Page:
Just as I sat down with my sea creature and spud lunch, the skies opened in a downpour. People ran for cover and started moving the picnic tables into the shelter of the food stands. Except they couldn't move the one I was sitting at since I hadn't budged. I am British after all.

One of the women working at the food stalls came up to where I was nonchalantly seated and tucked the spare chairs underneath the plastic table. "Are you OK?" she asked me.

Are you dying? Is that why you haven't moved? Don't you know if you DON'T MOVE OUT THE RAIN YOU WILL DIE?

I peeked out of her from underneath the hood of my rain jacket. "I'm good!" I told her with a squiddy grin.

She looked astounded. 

I finished my grilled squid. Typically, the rain then stopped. It really was just like being back at home.

pergamond: ([PoT] Fuji // pretty & wiped)

I woke up on Easter day and it was spring.

Despite the fact it had been snowing the day before, I was only halfway into town when I had to unzip my winter coat and stuff my hat into my bag. Then one of the snow grips on my shoes snapped off. The message was clear:

It is now spring. Residents are supposed to dress accordingly.

And that was that. It never snowed again. The next day was a monday and I walked into campus to find the piles of snow rapidly melting. In the more sheltered areas between buildings, workmen were taking pickaxes to the larger chunks of ice so they would disintegrate more quickly. By Tuesday, the snow blowers were on the sports courts clearing them ready for the spring season. I walked to class on Thursday to the rhythmic twang of tennis balls on rackets as the clubs swung back into action.

Around this time, I began to suspect Japan was actually a giant reality TV show inside a climate controlled dome. I hoped it was more in line with 'The Truman Show' and not 'The Hunger Games'.

I read the Hunger Games to prepare just in case. I find it suspicious there is no release date for the movie in Japan yet.

Within a week, the snow had all disappeared. The white and grey frozen ice mountains have been replaced by newly seeded grass. The risk of falling flat on my back each time I step outside has gone...!

…. switched for death by bicycle or by flying baseball. Both road and pavement are packed with biking students and every square of grass has at least seven others throwing baseballs in some complex catch pattern that always seems to cross the path I want to take.

In short, there is never a season for which it is inappropriate to wear a hockey helmet.

April

Apr. 4th, 2012 10:06 am
pergamond: ([Utena] Nanami // pout)

In case you were wondering whether anything had changed since April began...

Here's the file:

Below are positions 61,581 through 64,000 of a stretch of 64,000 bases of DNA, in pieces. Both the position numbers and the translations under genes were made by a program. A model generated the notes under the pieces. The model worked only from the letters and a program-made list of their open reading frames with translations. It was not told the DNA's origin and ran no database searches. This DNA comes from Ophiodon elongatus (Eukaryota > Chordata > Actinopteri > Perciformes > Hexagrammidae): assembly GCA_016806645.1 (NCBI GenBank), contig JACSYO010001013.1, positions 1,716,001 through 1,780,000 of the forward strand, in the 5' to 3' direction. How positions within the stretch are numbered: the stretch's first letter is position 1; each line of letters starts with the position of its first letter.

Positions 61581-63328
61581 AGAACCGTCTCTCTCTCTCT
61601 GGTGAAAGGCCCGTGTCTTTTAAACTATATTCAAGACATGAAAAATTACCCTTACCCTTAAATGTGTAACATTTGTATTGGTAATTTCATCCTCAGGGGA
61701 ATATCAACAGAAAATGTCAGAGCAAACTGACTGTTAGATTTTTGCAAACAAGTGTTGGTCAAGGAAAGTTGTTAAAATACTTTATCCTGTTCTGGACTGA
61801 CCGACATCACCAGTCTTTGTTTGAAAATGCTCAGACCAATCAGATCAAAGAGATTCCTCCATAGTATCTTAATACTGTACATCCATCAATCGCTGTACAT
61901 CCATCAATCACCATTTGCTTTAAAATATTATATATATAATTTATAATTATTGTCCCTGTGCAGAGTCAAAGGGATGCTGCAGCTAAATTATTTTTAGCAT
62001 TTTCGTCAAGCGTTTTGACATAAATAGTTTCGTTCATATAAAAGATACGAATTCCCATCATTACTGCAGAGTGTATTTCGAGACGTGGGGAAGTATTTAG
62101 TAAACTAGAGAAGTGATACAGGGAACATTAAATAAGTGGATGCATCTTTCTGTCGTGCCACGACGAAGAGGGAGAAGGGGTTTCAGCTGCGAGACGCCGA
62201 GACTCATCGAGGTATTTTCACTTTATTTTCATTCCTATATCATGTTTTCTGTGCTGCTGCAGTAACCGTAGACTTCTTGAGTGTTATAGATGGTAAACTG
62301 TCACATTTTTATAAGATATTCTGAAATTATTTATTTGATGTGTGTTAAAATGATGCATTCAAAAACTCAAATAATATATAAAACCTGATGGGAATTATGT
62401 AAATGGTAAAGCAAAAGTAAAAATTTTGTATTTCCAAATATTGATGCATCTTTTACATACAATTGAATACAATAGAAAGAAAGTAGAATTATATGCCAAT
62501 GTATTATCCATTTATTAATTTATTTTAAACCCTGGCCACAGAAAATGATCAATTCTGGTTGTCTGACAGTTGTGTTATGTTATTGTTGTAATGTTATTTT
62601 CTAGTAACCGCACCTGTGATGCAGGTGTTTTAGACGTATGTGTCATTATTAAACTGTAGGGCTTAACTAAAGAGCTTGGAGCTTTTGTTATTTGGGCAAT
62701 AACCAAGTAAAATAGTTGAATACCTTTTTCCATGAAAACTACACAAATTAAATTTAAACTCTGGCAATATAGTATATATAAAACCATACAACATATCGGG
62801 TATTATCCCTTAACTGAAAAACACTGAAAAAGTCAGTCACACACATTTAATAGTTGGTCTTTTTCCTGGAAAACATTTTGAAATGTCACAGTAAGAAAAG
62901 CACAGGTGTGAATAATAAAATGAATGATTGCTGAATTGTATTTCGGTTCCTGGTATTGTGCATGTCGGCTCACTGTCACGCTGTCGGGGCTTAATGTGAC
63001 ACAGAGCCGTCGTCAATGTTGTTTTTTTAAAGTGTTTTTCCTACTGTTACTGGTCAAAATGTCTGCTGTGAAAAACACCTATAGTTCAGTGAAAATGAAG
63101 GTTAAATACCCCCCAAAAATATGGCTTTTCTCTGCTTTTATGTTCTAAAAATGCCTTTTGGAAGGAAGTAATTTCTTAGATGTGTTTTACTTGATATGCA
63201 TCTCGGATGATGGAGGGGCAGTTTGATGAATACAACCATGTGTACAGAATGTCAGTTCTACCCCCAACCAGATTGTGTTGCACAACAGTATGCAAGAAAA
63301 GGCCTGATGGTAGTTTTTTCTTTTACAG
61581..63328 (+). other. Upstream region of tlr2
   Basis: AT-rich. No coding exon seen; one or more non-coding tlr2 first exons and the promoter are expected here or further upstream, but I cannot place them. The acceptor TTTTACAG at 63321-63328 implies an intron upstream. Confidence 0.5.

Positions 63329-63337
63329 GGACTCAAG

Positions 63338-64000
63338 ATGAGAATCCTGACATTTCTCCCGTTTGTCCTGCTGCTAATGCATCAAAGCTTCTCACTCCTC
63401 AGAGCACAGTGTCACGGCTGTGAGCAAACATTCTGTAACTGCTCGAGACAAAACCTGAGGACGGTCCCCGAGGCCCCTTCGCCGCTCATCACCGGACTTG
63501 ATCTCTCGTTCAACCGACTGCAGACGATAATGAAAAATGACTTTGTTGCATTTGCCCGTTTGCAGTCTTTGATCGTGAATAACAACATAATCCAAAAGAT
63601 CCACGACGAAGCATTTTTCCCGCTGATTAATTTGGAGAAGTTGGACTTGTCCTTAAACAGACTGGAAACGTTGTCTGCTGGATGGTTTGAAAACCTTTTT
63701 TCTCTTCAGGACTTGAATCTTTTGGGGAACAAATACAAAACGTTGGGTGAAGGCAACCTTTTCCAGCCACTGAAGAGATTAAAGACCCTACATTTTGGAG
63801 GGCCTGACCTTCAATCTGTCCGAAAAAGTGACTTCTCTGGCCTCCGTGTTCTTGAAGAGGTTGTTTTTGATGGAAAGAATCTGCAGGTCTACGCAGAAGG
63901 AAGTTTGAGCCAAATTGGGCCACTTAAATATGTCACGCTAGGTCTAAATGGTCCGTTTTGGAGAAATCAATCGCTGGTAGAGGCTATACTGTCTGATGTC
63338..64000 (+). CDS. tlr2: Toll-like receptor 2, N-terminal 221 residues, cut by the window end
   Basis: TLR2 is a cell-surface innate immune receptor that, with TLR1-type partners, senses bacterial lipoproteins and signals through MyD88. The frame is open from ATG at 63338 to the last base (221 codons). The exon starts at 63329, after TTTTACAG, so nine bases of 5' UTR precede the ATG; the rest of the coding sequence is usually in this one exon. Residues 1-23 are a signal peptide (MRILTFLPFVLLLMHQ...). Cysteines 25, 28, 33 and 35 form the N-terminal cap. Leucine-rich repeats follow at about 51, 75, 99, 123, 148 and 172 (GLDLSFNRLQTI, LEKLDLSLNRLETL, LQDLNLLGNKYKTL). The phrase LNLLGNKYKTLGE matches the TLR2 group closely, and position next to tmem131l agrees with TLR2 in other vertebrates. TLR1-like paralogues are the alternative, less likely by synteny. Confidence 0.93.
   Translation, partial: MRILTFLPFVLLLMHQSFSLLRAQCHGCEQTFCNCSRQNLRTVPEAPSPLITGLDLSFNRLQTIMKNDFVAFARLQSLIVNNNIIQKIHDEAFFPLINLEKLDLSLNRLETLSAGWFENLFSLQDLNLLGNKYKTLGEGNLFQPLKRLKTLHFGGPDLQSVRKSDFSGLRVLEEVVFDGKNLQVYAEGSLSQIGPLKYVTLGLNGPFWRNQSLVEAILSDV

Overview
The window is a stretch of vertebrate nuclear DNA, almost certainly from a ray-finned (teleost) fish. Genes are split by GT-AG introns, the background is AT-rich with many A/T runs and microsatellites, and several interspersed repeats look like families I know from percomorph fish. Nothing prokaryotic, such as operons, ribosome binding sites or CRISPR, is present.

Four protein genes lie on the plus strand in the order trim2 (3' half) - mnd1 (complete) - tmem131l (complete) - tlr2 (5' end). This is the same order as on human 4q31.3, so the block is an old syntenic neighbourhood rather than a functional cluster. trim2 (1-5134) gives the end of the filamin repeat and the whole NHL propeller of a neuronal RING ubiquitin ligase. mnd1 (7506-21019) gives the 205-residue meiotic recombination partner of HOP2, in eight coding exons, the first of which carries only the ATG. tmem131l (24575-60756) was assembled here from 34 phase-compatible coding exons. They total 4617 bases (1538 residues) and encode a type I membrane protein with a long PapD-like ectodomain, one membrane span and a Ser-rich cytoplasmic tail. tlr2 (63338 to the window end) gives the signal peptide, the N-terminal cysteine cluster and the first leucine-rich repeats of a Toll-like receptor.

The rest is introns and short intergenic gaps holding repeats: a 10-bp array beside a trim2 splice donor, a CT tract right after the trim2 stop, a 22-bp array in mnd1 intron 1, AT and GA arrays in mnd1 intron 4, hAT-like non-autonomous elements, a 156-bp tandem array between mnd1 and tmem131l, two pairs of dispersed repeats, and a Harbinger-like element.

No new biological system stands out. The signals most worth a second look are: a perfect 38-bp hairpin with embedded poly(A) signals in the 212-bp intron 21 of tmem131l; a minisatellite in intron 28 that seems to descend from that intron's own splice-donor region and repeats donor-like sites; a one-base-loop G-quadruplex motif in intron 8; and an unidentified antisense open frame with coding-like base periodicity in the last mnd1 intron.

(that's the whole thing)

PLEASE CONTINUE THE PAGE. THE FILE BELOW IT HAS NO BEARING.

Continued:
snowapril.jpg

…. it hasn't.

pergamond: ([PoT] Karupin // Christmas)

Japan is celebrating the arrival of spring. Last week contained a public holiday to mark the Spring Equinox. Pink plum flowers are appearing throughout Tokyo and the city is preparing for next week's hanami celebrations where hoards of people will descend on the parks to gape up at the famous cherry blossoms. As I walked to work this week, I wondered if I too should be celebrating the arrival of the warmer weather...

photo(3).JPG

… and decided, on reflection, no.

To be fair, the weather is showing signs of changing. It no longer snows all day, every day. It now snows all day some days and some snow all days. The periods of heavy fat flakes are shorter and a bold attempt at rain in the form of sleet has started to appear.

With only the smallest of considerations to confirm that 'The Day after Tomorrow' was indeed a movie, I can honestly say this is more snow than I have ever seen before in my life. I mean, the last time I saw a whole pavement must have been the best part of five months ago. If I had started building snowmen in November, by now I could have created an UNDEFEATABLE ARMY with which to rule the WHOLE WORLD.

Sapporo-Snow-Festival.jpg

Except the sticky heat of Florida. But that's going under water soon enough.

Then I googled images of Sapporo (to try and determine if we ever even had pavements) and discovered that the annual snow festival had already had the same terrible idea.

So enjoy your spring, Tokyo, but be warned: we're coming.

P.S.  Please send sweatshirts.

pergamond: From xkcd.com ([xkcd] Carebear stare)

There is a saying among the Japanese that Japan is the only country to have four seasons.

Obviously, this is complete crap

... and yet ...

There is no denying that Japan pays some serious dues to the turning of the year. The most famous seasonal change is the fleeting appearance of the cherry blossoms heralding the arrival of spring. These pink and white delicate delights deck the trees for no more than a few weeks, but are probably more photographed during their brief lifetime than Britain's newly wed royal couple.

Prior to this year, Autumn for me had been that drawn-out wet interval between summer and winter in which I stopped considering myself dressed without a sweater. At some point during that period, the tree leaves would change colour and and fall, leaving their hosts standing around like forgotten clothes racks for months on end.

In Sapporo, it turned out to be quite impossible not to fully appreciate the spectacular foliage.

This was because every man and his dog was on campus, taking photographs with giant zoom lenses. It was stop or be penetrated in a place that would give both you and the would-be viewers of the picture collection a nasty surprise.

To be fair, the colours were amazing. I am unsure whether it was to do with the number of trees, the fact they were all deciduous or if the range of hue was just particularly large. Trees with bark that appeared almost black were donned with leaves in a uniform deep red. Along one of the main roads, more trees in orange, yellows and pale greens tangled their branches in a mix that gave me an unnatural urge[*] to decorate my entire apartment like a pumpkin. There were areas away from the road where the leaves had been allowed to collect in a carpet of rust and gold; the ultimate honey trap for the visiting photographers.